Live Chat Software

Home Humidity, Temperature, and You

We’re always looking for a way to decrease energy bills and consumption. Usually that means an expensive upgrade to a more energy-efficient system or a decrease in how comfortable we are. The real golden goose arrives when you find a way to cut costs on your monthly heating bill, maintain your comfort level, and avoid a few of the problems with “winter air.”

Normally when we think of indoor winter air we consider how clean it is. For many homes, the ventilation filter isn’t cleaned regularly and too many pollutants exist within the home, creating a very unhealthy atmosphere. But for our purposes here “winter air” is the dry climate generated by cool air that’s been roasted by a furnace to deliver a warm environment.

Problems With Dry Air

In the summer, a little dry air isn’t a problem. It absorbs water fairly quickly and the lack of humidity means that interacting with your phone’s touch screen is simple (your fingers won’t stick to the surface so easily). For summer heat waves, dry air is also great because it feels cooler than it actually is (more on this in a moment).

Here’s the problem with dry air. Dry air is part of why your skin cracks during the winter. Winter air dry to begin with, but the heating process pulls even more moisture of the air, condensing it in the furnace system. That dry air pulls water straight from your skin (and any other surface) drying it out considerably. While dry skin is not a problem for most people, if you suffer from excessively dry skin, it can crack, which can hurt a lot more than one would an otherwise comfortable temperature could hurt.

Additionally, at night, that dry air will dry out your throat and sinuses from breathing. It’s a minor annoyance for most, but it’s not pleasant, and can make a cold even more unpleasant.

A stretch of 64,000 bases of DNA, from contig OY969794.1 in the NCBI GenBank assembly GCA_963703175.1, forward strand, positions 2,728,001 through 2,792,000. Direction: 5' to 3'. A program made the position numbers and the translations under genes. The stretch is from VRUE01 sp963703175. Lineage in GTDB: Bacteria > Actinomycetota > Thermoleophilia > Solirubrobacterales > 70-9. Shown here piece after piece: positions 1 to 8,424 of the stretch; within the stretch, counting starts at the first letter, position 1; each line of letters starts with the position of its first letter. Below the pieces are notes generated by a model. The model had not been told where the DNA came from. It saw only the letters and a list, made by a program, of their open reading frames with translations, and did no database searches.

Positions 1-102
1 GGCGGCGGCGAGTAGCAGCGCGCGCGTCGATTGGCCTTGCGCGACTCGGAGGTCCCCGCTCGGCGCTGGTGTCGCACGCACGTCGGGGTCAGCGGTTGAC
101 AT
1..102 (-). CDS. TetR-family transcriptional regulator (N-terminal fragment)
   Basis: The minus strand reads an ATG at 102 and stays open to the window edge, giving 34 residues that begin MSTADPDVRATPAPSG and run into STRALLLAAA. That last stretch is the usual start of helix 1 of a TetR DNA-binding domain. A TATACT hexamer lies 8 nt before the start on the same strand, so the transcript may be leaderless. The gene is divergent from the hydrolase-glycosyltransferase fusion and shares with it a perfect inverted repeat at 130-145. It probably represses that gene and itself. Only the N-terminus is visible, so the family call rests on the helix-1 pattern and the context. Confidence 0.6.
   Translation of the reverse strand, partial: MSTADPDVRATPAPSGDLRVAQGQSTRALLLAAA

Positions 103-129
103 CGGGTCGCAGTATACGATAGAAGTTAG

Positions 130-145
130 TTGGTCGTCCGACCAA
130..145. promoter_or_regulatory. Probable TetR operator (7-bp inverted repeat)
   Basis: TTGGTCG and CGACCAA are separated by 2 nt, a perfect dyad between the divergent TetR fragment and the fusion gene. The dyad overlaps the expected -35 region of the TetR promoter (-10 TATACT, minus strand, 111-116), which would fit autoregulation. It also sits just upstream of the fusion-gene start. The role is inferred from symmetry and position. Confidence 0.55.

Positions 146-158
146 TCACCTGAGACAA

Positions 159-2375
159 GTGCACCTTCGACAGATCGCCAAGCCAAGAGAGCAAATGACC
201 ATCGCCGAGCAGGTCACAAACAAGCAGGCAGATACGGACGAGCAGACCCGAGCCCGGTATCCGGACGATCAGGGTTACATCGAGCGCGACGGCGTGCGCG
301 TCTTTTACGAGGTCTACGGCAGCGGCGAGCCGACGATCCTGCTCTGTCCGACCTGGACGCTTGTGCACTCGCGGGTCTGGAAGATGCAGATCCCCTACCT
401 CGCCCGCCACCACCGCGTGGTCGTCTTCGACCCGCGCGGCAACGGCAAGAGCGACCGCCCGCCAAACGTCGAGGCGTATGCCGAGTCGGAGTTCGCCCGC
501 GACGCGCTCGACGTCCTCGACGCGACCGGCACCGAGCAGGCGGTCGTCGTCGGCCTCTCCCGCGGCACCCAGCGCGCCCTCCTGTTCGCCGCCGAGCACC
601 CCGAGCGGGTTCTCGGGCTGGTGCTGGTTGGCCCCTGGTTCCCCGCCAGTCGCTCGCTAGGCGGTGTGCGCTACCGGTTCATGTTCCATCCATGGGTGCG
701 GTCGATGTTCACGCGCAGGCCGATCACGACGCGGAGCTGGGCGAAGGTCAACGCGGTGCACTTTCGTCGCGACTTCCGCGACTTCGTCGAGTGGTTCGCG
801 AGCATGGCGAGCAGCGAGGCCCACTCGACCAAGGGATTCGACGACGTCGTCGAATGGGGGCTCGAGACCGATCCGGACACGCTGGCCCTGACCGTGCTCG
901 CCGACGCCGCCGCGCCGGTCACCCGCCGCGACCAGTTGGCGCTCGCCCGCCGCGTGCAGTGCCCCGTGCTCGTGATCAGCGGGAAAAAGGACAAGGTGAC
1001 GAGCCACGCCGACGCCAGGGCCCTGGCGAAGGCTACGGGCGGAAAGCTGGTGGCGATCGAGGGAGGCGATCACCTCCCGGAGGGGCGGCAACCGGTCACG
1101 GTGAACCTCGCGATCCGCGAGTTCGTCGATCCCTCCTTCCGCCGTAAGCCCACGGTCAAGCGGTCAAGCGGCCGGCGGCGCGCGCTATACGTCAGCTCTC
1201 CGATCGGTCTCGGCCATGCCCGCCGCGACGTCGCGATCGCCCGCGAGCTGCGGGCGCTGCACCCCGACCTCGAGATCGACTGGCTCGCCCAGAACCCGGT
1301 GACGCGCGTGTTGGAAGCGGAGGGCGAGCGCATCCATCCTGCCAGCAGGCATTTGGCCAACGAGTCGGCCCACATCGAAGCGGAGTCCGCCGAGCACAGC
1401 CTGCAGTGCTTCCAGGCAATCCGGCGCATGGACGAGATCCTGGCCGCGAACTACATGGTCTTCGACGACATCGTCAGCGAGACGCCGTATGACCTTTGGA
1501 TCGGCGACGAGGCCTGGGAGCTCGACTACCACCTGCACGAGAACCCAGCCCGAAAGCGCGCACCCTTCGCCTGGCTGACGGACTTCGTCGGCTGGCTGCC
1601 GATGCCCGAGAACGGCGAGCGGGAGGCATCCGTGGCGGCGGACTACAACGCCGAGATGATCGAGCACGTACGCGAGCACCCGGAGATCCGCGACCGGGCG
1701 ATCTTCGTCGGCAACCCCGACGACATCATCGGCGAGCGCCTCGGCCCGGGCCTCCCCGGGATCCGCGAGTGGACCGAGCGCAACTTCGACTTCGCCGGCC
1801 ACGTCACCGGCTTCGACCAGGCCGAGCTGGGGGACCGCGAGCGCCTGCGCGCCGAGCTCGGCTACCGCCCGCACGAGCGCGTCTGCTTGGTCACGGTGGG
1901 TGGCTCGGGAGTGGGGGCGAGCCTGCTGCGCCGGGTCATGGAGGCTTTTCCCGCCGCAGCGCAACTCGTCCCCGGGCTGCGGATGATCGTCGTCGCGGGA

But here’s the worst thing about dry air in the winter: it’s cold.

Why is Drier Air Colder?

Here’s an interesting thing about our world. The air around us is saturated with water. Our atmosphere absorbs and evaporates water into the air. This is why we have the water cycle that leads to rain, moving water across the world. A near-constant recycling of water the world over. But air can only hold so much water before it is no longer able to absorb additional moisture (this typically ends in rainfall, fog, etc). That saturation limit is set by how warm or cold the air is and the current air pressure.

Here’s another interesting fact: we cool our bodies with a variety of systems, one of which is sweat. Sweat works by a process of evaporation. Our bodies heat the water that’s on the surface of our skin. That water evaporates, taking heat energy with it (thermodynamics, where heat moves from hot to cold to balance temperatures). As long as water can evaporate, it can cool the surface of whatever that water is touching.

Putting these two interesting facts together we can learn something interesting. In a dry air your body is capable of shedding a great deal of heat. Water evaporates rapidly into the dry air, taking heat along with it. In the summer this is useful because it cools the body quicker. In the winter, dry air means the same thing: everything feels colder than it actually is.

Raise the Humidity, Lower the Temperature

Modern Programming Thermostat on a wall near door

Here’s how you can save money on your heating bill: use a humidifier. By raising the average humidity of your home (the recommended level is roughly 45% humidity) you can lower the thermostat by a few degrees without losing the comfort of a higher temperature. The higher humidity reduces water evaporation, raising how warm the air feels.

What you shouldn’t do is raise your humidity above 50%. The saturation of water begins to feel muggy and, while dry skin isn’t a problem, you increase the risk of mold and mildew thriving in the dark corners of your home. So save a little money on your monthly bill. Raise the humidity, lower your furnace costs, but keep an eye out for any signs of mold or mildew (if you see some, dial back the humidifier a bit).


Cassel Home Comfort Heating & Cooling is committed to being your best HVA/C contractor choice in Central Illinois in both Value and Customer Service! Call us to maintain your heating, ventilation, and air conditioning systems in the Champaign, IL area: (217) 866-1596.

A live call center and friendly technicians are standing by 24 hours a day, 7 days a week to help you with all your heating and cooling questions.

Categories: